Purpose: To describe the characteristic CT, MR, and angiographic features of giant serpentine aneurysms and discuss their endovascular treatment.
Methods: Thirteen patients with giant serpentine aneurysms were studied at our institution in the last 3 years. They all underwent CT and MR studies as well as cerebral angiography. More recently, some of the patients were studied with MR angiography. Seven patients had endovascular occlusion of the giant serpentine aneurysms, 3 with N-butyl cyanoacrylate, 2 with Guglielmi detachable coils, and 2 with detachable balloons.
Results: Giant serpentine aneurysms mimic cerebral neoplasms on CT and MR studies; they are often associated with mass effect and adjacent edema, and they enhance with contrast medium. The cerebral angiogram shows a residual irregular lumen of the partially clotted aneurysm, which continues into normal branches supplying the distal arterial territory. Six patients were treated successfully with an endovascular approach consisting of complete and permanent occlusion of the parent artery.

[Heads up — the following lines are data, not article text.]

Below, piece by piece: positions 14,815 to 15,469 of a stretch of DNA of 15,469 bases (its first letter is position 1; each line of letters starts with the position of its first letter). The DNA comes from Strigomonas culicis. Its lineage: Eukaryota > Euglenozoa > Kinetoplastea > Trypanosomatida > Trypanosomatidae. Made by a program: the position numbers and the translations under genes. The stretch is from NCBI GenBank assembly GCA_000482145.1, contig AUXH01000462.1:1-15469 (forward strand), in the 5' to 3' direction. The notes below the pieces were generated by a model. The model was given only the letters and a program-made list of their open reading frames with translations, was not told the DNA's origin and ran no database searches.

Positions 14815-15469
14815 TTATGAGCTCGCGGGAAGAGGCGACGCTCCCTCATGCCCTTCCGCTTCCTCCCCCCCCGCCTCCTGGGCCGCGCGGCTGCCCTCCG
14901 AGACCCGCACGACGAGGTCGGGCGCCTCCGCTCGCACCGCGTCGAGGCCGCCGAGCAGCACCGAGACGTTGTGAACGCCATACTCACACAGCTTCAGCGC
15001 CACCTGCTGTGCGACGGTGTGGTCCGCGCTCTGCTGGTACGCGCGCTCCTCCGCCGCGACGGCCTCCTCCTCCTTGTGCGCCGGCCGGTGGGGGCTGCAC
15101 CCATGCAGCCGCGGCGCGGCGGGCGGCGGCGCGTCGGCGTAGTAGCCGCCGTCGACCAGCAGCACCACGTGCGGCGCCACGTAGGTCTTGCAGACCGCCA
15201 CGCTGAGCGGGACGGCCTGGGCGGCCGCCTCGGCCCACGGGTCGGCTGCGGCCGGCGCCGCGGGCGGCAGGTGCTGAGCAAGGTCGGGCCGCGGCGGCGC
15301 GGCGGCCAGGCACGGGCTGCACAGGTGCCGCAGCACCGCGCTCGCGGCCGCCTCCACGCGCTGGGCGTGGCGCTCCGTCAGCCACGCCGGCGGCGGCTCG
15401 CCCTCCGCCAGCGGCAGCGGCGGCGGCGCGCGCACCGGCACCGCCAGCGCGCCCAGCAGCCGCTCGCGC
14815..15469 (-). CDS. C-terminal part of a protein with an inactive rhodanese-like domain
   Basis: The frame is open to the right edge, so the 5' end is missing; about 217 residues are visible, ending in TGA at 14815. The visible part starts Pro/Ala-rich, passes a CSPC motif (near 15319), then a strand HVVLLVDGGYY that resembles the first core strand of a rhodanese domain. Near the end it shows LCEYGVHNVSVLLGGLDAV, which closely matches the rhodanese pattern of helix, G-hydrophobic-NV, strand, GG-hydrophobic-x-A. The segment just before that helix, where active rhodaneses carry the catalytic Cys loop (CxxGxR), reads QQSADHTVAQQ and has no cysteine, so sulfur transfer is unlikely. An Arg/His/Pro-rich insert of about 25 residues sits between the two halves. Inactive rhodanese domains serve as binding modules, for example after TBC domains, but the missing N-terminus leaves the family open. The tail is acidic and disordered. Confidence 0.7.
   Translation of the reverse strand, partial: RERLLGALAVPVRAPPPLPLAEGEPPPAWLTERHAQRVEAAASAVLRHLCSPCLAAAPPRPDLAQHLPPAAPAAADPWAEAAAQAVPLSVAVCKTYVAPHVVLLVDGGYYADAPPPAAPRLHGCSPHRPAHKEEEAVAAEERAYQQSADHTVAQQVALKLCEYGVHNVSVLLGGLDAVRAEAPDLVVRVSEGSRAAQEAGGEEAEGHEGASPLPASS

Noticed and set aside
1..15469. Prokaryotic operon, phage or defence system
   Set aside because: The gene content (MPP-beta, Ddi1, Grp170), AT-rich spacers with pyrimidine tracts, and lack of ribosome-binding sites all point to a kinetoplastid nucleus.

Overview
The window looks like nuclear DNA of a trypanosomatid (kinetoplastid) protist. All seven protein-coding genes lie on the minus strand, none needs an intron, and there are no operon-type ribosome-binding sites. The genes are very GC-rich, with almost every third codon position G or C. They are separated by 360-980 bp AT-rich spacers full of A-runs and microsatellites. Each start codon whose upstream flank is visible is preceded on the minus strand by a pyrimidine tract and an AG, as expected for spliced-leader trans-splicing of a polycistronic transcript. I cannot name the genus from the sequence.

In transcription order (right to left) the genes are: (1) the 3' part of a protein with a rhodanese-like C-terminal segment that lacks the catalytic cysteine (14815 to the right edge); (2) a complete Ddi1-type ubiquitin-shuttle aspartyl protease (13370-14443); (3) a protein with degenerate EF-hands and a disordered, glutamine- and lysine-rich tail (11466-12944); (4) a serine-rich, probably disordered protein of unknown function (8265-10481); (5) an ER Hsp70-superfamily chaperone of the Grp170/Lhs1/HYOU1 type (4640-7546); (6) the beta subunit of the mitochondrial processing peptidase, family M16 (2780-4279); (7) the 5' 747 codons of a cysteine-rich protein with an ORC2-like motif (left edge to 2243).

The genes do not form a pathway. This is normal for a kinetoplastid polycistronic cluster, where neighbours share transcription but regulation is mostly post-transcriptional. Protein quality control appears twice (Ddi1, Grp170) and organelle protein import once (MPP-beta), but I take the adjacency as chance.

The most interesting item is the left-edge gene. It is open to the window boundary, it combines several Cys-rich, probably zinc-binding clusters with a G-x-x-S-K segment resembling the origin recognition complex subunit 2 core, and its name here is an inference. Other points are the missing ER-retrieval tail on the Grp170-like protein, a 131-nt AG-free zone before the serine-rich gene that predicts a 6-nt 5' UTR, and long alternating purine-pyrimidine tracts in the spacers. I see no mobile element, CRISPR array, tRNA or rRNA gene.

Conclusion: Giant serpentine aneurysms from a subgroup of large intracranial aneurysms that have specific CT, MR, and angiographic features, which should be recognized before their treatment. The endovascular treatment of the aneurysm consists of permanent occlusion of the parent artery.